In a recent feature for Resident Advisor, DJ Koze laments the fact that so often “the mood of house music is really limited”, and his second full-length release, Knock Knock, is an electronic album which refuses to settle in one mood or sound, even within the confines of a single track.
Knock Knock is an album that seems enamoured with the capacity of electronic music to disorient and sidestep the expectations of its listeners, in a fashion reminiscent of The Avalanches’ Since I Left You. Koze often refuses to privilege one element of a track, such as in the use of Bon Iver’s voice on “Bonfire”, placed in the midst of hypnotic drum and synth lines. The track’s percussive elements occasionally threaten to overpower the vocal, but Koze achieves an intricate synthesis. Bon Iver’s voice is interestingly sampled from his eponymous album, though this in my view contributes to a sense of Koze as a talented musical magpie that will take from whichever source best fits a track, rather than be reliant on newly produced big name features. This is not to take away from features recorded for the album as many such as Roisin Murphy’s on single, “Illumination”, fit perfectly in this case, placed alongside stuttering, electronic funk which eventually gives way to a euphoric melody that is skillfully teased.
the capacity of electronic music to disorient and sidestep the expectations of its listeners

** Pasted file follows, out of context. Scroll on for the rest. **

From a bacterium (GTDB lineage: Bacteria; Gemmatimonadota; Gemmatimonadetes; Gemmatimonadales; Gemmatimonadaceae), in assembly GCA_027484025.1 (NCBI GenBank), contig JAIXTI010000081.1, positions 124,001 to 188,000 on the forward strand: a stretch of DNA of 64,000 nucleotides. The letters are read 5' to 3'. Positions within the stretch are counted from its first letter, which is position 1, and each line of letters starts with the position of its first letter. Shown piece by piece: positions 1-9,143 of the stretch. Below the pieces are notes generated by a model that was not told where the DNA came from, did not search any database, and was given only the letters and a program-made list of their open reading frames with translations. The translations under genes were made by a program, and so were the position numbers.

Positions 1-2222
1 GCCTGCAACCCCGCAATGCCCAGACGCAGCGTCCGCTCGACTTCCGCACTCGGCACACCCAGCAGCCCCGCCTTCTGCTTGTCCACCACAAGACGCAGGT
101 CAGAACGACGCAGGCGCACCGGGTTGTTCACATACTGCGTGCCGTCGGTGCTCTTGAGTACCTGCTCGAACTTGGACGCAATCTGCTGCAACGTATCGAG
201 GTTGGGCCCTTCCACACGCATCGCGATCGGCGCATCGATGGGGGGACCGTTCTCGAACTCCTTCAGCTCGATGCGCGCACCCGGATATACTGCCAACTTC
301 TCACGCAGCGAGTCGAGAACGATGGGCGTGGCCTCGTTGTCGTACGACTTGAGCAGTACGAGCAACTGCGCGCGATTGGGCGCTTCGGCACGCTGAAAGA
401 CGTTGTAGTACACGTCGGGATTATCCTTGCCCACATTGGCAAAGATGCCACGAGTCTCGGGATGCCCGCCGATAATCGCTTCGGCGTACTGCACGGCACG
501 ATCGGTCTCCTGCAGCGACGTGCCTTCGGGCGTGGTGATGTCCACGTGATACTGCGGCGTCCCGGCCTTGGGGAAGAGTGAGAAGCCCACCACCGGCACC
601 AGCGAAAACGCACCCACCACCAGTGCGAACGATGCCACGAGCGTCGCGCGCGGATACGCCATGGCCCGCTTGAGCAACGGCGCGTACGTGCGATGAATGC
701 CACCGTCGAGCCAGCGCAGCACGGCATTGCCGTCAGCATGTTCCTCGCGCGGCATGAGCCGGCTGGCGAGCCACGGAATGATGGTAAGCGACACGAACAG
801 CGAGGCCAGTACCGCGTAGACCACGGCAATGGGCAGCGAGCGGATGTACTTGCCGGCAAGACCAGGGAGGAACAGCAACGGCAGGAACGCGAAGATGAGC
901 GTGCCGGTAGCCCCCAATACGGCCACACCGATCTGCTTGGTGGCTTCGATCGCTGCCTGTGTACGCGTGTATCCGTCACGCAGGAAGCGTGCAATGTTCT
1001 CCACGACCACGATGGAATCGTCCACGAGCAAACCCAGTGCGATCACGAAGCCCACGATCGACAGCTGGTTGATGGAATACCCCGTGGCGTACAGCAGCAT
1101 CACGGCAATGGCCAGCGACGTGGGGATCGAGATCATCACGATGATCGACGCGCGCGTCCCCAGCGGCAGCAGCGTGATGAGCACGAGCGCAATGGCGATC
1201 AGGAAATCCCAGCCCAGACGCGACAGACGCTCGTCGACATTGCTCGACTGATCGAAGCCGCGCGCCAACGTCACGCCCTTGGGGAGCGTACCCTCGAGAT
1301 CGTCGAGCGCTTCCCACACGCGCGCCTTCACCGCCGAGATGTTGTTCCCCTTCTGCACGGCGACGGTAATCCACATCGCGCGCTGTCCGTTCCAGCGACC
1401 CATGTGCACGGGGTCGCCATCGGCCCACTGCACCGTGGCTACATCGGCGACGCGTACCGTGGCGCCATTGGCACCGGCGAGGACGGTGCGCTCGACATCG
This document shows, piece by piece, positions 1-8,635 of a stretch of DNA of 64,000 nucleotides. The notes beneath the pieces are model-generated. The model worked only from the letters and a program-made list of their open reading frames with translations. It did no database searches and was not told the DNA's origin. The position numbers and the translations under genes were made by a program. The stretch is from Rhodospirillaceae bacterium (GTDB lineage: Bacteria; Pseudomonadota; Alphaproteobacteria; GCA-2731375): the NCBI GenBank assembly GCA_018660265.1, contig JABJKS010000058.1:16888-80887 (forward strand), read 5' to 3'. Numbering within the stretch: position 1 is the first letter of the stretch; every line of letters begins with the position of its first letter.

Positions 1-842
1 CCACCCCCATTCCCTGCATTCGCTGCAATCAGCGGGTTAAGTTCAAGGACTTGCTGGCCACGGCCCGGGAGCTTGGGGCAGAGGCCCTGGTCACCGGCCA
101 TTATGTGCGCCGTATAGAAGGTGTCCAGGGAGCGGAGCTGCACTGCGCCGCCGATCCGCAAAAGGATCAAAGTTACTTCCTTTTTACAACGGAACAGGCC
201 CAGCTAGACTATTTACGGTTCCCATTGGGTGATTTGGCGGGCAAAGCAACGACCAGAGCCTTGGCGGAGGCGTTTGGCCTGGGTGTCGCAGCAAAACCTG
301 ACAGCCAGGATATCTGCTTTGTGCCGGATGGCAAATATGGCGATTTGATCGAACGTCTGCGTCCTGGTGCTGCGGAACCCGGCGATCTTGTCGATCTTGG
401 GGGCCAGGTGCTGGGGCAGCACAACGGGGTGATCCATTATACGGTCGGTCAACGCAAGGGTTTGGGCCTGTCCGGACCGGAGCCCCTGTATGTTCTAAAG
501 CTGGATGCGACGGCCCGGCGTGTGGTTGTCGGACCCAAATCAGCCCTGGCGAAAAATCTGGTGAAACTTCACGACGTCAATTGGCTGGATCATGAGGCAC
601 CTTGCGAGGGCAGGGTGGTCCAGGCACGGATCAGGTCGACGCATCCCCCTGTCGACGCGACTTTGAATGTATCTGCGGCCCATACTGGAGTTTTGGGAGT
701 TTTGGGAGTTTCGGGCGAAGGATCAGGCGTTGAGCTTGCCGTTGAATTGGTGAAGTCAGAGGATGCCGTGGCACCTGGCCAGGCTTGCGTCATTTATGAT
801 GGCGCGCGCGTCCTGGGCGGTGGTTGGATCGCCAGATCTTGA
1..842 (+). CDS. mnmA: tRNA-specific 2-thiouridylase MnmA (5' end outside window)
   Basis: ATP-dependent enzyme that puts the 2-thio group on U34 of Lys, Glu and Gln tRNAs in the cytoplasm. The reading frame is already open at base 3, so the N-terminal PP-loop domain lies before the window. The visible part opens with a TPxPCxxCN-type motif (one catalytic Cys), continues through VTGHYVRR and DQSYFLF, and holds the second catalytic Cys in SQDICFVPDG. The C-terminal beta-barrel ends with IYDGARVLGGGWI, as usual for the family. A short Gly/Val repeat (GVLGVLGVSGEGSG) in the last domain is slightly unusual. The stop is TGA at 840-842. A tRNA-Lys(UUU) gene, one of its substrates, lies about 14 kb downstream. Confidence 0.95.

The spoken element of Murphy’s feature which loops the phrase “I need a bit of light here”, is a fitting response to the cultural landscape that Koze’s album appears in; released in a year which often appears characterized by feelings of defeat and powerlessness towards political and cultural happenings, Knock Knock is a breath of fresh air. This is not to say it is blindly optimistic, its snatches of pop music from the past such as its sampling of Gladys Knight’s voice on “Pick Up” often lend a strong sense of melancholy, avoiding the singular moods that disco-house amalgamations are often prone to. Knock Knock is an album that will undoubtedly soundtrack many summer nights but Koze’s interpretation of house is one that facilitates a wider variety of moods than often seen, the joy that is apparent in many tracks often underpinned by lingering elements of nostalgia and melancholia.
Other standout tracks include “Planet Hase”, co-produced with Mano Le Tough, which builds a groove using handclaps, pulsing synthesizer sounds and a laconic vocal which repeats the phrase: “until your race is run, circling the sun”. A sense of the limitations and expectations of existing possibilities is thus often hinted at by Koze but on this and other tracks such as Seeing Aliens, he succeeds in producing electronic music which in its skill of execution retains the listener’s attention throughout.